Author: Sarah Wells

Facebook sues BlackBerry over patent infringement of voice-messaging tech

Facebook has accused BlackBerry of stealing its voice-messaging technology in its instant messaging app. In an 118-page complaint filed Tuesday in San Francisco, Facebook claimed BlackBerry infringed on five other patents, including the tracking and analysis of GPS data, voice-messaging technology, and the ways in which the app displays graphics, video and audio. In the complaint, Facebook claims that the infringements have “caused and will continue to cause damage” to the company’s Messenger and WhatsApp messaging apps. Facebook hasn’t yet put a figure on possible damages, but the tone of the lawsuit itself rings hollow in retrospect of comments Facebook made...

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Language learning app Drops adds Native Hawaiian, more than doubles downloads

Drops, the game-based language learning app, has announced Native Hawaiian as the newest addition to the app’s thirty-language selection. With just under 300 Native Hawaiian speakers worldwide according to the Endangered Language Project, this addition is the app’s second foray into digitizing niche and endangered languages for a new generation. “Our native tongue is Hungarian,” Drops co-founder and CEO Daniel Farkas told TechCrunch. “And we’ve watched the rise and decline of many niche languages — including our own. We know how important language is in representing culture and connecting people, and understand the significance of bringing under served languages...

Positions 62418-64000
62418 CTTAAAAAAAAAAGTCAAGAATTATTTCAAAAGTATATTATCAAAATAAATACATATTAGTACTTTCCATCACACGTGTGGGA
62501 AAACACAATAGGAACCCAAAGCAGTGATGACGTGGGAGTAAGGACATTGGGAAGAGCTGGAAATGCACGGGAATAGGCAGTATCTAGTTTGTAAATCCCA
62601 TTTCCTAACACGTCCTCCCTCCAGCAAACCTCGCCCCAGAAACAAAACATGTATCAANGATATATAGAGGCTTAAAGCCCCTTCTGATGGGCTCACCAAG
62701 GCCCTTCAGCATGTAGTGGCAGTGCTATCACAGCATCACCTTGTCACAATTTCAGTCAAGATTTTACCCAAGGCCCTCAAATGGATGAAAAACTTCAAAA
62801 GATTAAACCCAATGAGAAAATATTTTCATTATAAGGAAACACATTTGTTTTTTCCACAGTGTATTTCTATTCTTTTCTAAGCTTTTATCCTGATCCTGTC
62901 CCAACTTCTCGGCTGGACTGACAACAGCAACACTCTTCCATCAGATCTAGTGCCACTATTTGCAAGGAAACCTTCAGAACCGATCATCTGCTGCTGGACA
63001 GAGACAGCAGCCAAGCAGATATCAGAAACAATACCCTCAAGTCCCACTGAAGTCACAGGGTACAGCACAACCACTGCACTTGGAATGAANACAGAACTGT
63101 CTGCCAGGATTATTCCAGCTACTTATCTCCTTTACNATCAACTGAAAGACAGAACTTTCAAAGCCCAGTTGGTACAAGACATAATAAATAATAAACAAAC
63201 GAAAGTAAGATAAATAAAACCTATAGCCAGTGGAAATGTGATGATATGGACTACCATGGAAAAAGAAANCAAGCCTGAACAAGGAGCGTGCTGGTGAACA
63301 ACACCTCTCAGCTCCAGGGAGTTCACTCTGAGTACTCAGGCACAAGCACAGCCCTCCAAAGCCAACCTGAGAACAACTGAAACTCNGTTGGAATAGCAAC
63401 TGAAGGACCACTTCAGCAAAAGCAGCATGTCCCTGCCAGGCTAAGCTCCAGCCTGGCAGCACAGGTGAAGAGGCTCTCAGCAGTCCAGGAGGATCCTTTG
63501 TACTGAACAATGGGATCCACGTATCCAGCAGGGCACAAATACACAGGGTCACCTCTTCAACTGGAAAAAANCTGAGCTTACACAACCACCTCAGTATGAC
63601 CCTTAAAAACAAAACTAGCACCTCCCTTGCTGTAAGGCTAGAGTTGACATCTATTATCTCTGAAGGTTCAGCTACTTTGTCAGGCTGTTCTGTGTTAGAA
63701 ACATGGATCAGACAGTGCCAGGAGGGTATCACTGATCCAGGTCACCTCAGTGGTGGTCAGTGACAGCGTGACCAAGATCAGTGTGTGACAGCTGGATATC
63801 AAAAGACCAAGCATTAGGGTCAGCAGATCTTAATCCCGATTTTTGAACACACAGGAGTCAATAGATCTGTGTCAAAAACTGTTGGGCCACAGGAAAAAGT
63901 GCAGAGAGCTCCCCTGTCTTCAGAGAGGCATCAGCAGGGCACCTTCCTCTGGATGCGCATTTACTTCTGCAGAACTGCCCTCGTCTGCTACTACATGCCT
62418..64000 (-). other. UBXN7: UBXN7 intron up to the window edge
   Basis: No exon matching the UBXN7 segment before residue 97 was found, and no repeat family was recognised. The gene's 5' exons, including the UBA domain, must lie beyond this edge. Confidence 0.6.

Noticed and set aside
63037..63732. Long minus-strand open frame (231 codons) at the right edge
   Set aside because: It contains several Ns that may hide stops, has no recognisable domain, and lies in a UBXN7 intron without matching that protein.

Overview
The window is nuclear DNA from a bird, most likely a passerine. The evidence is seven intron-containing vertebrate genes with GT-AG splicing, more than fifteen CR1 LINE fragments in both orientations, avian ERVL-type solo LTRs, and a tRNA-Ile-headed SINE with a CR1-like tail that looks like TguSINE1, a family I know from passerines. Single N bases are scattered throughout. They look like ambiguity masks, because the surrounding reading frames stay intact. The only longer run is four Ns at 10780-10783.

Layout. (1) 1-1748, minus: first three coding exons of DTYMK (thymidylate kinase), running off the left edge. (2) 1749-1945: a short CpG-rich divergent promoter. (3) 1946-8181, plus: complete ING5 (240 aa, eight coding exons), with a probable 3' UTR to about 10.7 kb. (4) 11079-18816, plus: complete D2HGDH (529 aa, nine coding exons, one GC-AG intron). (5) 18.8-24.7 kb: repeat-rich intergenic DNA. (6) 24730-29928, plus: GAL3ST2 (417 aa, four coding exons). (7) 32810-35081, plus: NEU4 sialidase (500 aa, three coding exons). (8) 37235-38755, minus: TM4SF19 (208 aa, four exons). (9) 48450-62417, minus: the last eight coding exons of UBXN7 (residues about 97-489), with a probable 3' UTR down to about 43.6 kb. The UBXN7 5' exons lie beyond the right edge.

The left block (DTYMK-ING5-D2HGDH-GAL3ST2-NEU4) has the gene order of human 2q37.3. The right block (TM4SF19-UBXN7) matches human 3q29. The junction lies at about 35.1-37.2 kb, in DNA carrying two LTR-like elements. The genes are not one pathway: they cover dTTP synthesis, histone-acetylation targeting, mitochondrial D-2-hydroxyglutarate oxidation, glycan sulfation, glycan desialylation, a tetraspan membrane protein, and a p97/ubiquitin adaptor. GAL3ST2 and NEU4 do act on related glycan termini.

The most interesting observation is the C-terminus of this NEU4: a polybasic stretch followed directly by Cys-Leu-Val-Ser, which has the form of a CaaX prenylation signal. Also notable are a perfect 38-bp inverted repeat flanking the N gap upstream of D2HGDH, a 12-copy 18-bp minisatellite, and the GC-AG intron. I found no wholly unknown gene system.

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Graphika visualizes Twitter’s filter bubbles in the US

It’s no surprise that political discourse in America is divided — especially online. And last week in MIT Technology Review, data visualization company Graphika brought those divides to life with 3D, colored depictions of the kind of filter bubbles found on Twitter in the U.S. Co-written by Graphika’s CEO John Kelly and the company’s research director Camille François, the graphics imagine Twitter users as colored orbs (larger or smaller depending on their follower sizes) and groups them depending on who follows whom. The authors told TechCrunch that to create these particular data visualizations they used data from about 13,500 of the best...

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Why engineers are looking to animals for new technology

As a race, human beings have a lot of shortcomings. We’re not very fast, not all that strong and while we have been able to create technology that helps us overcome our environments, we’re not very good at adapting to them. Animals, on the other hand, have been successfully adapting and evolving to meet the world’s challenges long before we were stumbling around. While it might be too late for us to learn these lessons ourselves from our animal counterparts, it’s not too late to pass them on to our inventions. And biomimetic and bio-inspired labs across the world...

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Eventbrite files for $200 million IPO

Eventbrite filed an IPO today for $200 million, confirming reports earlier this summer that the event-planning company plans to go public later this year. According to the document, the company plans to raise $200 million from selling Class A shares, but has yet to list the price per share. As for what Eventbrite intends to do with the new funds, many are pointing to the need to recover the company’s recent losses. While the company reported a net profit of $201.6 million in 2017, operating and loss expenses still left the company unprofitable that year. The company reported a...

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Crater rebrands as Shyft to focus on helping global nomads move